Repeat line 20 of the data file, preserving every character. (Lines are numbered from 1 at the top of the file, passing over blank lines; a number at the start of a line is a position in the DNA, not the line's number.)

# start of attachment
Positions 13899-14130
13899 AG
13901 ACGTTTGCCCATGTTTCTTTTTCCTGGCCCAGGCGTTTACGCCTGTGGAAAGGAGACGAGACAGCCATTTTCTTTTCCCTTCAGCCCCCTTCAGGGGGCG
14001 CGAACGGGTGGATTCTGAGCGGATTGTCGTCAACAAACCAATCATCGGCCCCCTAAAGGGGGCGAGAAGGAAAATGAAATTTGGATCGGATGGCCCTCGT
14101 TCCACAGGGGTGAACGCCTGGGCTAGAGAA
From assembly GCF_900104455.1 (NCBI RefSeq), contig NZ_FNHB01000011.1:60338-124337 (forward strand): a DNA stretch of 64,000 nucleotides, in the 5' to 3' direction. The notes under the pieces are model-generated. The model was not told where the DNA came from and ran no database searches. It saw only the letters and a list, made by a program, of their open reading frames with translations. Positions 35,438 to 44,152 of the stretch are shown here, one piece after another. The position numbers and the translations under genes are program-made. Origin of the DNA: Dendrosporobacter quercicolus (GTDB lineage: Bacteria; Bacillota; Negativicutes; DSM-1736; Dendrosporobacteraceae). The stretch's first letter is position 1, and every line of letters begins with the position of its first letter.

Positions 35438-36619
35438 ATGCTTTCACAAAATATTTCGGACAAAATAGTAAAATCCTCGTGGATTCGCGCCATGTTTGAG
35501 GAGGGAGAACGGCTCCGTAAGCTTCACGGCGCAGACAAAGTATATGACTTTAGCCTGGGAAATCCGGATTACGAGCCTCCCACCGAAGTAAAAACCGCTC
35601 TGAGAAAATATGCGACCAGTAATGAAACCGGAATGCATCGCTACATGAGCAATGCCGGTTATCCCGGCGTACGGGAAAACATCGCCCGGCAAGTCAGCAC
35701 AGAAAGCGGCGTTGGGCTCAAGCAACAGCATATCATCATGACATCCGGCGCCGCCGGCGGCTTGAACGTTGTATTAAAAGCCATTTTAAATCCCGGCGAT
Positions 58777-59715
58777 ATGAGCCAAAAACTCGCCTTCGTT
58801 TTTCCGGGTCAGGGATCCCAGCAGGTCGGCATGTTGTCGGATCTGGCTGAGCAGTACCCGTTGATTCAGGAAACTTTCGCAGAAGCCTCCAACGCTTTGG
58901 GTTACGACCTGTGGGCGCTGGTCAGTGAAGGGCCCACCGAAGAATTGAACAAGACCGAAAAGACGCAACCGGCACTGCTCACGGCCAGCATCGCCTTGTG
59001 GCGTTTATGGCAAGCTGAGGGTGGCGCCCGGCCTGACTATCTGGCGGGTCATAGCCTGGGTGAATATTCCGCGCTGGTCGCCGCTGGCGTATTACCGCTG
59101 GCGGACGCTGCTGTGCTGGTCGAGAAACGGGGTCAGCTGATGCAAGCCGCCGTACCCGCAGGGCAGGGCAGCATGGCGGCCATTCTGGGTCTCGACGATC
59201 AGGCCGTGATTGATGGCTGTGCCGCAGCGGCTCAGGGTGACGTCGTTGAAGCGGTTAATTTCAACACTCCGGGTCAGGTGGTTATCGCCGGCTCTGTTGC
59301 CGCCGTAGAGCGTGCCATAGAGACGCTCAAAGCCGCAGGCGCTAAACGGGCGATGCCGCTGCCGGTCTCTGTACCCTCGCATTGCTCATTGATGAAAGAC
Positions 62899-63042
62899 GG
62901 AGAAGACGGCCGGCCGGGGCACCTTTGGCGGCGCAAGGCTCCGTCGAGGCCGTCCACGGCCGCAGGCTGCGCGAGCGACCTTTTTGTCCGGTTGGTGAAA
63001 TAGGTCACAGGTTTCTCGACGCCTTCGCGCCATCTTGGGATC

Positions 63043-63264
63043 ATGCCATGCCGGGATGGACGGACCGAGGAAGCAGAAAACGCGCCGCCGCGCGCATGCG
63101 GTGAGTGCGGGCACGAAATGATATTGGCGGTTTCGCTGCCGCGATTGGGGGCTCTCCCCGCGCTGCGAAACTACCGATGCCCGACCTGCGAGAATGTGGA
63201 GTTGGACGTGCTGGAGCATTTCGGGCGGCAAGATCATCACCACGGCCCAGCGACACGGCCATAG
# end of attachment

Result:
Positions 62899-63042